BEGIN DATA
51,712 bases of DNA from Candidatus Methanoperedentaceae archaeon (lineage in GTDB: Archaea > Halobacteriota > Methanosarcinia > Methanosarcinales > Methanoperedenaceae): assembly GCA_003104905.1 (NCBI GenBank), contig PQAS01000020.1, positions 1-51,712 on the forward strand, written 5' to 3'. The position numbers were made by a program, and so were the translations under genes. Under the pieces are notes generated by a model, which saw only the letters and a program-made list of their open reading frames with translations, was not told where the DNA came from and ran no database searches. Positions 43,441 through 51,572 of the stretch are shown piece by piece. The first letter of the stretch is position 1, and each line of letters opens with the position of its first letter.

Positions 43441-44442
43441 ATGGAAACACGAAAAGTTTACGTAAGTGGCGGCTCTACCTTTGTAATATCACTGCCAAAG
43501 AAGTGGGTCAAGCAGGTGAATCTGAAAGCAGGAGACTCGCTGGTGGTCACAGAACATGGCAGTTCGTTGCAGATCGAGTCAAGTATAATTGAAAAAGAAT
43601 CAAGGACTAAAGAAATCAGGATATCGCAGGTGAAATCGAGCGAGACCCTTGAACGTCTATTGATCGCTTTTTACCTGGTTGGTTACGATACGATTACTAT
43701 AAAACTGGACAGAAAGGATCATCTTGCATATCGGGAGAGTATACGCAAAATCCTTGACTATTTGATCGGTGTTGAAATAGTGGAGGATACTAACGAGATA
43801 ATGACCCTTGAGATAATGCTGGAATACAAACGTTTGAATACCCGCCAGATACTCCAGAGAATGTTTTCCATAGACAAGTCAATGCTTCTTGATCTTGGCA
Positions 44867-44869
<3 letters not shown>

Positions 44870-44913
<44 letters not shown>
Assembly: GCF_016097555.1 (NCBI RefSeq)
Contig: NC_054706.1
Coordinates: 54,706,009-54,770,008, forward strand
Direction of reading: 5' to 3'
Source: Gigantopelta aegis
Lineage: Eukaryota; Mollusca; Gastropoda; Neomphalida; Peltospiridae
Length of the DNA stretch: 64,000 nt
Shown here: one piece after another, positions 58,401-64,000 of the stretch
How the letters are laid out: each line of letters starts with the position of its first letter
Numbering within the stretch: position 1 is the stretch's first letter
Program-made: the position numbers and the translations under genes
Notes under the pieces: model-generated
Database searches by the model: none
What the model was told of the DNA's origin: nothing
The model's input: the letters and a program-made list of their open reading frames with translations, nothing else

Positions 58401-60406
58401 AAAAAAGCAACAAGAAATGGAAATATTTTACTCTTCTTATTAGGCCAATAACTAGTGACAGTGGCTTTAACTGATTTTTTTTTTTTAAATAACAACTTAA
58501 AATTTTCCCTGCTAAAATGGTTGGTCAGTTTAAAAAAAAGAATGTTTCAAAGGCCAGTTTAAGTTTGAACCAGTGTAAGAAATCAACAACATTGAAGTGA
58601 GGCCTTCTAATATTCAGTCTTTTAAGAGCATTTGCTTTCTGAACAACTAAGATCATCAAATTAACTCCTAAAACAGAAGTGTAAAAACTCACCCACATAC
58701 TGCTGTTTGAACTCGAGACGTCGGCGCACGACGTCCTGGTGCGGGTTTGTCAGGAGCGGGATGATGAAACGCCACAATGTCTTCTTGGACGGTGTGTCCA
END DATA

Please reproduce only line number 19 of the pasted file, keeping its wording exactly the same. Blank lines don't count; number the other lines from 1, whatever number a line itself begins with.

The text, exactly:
Shown here: one piece after another, positions 58,401-64,000 of the stretch